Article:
Thursday, August 11, 2011

I'm not just a blogger, I'm a journalist

Clay Shirky the author of Here Comes Everybody discusses the effects that the World Wide Web has on our society. The innovations of the Internet can be compared to the invention of the printing press, since both can cause careers to become obsolete and create loss of control from many of the world’s core institutions. (73) Mass Amateurization in the scope of publishing is giving anyone at anytime the ability to become a journalist by publishing their posts on the Internet. Since the content is being posted on web pages and blogs, the message can be accessed by a mass audience on a global level.
Shirky explains that the amateurization of publishing undoes the limitations set on news sources by traditional press outlets. (65) Mass Amateurization poses a threat to the market because it creates competition for professionals. Mass Amateurization not only affects the business of journalists and publishers, but also photographers, singers, models and many other occupations. When an amateur photographer publishes their photos on sites like Flickr, they give the professional photographers a run for their money. (74) Just as aspiring models who market themselves online and singers who upload their songs on YouTube are competition for their respective industries.
There have been instances when people I know would dip their feet into viral self-marketing. A few classmates from my high school put together a funny skit on YouTube a few months ago.

In an effort to gain more views, they posted the video on their facebooks and asked friends to share the video with their friends. I posted the video on my wall, sent it out via Aol Instant Messenger to my AIM buddies, and even shared a link on my tumblr page. Unfortunately, the video was by no means a viral success and didn’t even reach 1000 views. Although the World Wide Web provides the potential for success, not everyone will gain attention from a mass audience.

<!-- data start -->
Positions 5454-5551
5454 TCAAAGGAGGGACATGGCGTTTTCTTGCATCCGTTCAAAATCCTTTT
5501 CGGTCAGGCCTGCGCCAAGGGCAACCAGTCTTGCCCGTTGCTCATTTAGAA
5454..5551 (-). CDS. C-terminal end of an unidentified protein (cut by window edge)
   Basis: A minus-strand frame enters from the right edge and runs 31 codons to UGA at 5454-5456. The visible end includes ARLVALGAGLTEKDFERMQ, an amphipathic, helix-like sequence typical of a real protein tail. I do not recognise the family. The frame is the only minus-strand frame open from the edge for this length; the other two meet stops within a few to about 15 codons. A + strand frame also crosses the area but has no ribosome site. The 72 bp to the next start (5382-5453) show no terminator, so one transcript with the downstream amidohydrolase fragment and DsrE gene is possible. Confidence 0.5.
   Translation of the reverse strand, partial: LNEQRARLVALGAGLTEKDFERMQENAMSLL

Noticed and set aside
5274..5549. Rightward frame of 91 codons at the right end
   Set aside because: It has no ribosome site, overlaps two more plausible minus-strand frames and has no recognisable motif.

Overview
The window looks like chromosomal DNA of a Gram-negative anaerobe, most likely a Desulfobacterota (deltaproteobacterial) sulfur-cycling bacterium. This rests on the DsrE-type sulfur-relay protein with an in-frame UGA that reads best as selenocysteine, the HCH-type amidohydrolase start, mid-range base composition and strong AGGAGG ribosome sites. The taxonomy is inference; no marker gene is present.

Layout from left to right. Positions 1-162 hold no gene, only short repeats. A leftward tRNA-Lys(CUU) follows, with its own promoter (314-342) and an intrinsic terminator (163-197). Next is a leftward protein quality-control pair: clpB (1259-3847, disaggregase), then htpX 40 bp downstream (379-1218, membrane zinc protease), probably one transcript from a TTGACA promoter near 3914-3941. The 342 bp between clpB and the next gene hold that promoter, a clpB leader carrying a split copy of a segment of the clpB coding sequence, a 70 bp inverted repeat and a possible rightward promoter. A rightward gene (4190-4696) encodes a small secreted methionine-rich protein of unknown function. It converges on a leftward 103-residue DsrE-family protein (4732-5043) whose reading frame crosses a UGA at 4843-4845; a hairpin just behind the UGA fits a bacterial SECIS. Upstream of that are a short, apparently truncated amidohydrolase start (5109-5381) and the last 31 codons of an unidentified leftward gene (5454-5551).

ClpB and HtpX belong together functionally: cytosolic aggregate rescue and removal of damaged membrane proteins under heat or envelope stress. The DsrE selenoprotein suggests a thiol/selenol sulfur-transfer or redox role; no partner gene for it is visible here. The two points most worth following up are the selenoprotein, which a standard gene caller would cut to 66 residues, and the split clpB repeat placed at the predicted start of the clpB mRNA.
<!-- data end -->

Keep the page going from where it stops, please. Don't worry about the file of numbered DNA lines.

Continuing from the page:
Many others have expressed their opinions on the Internet’s affect on society. Robert L. Webb explains that the Internet benefits consumers and gives access to information in a way that’s never been utilized before. “For the first time in history, people from all social levels can publish their opinions and there is someone out there to read them. (…) This requirement is leading to a culture revolution.” (2) Due to the rise of popular developments such as search engines, the way people think, translate, find and even transmit data has forever changed.
I feel that the future of the media professional is at risk. The fate of the profession is dwindling, because there are more and more media outlets arising daily. Just as the scribe was replaced by the printing press, professionals are rapidly being replaced by amateurs in their fields. As Shirky mentions: “at the end of the 1400s (…) the scribe’s skills were eminently replaceable.” (67) The movable type had its benefits: events such as the Protestant Reformation wouldn’t be possible without its invention; however, it was at the cost of all the scribes losing their jobs. Today, the wide circulation and easy accessibility of news has its benefits, but at the cost of hurting the professional news market.

[1] Shirky, Clay. “Everyone Is A Media Outlet.” Here Comes Everybody. New York: Penguin Press, 2008. (54-80)

[2] Webb, Robert L. “How the Internet is Changing Society.” 2001. ( Web. 11 Aug. 2011.

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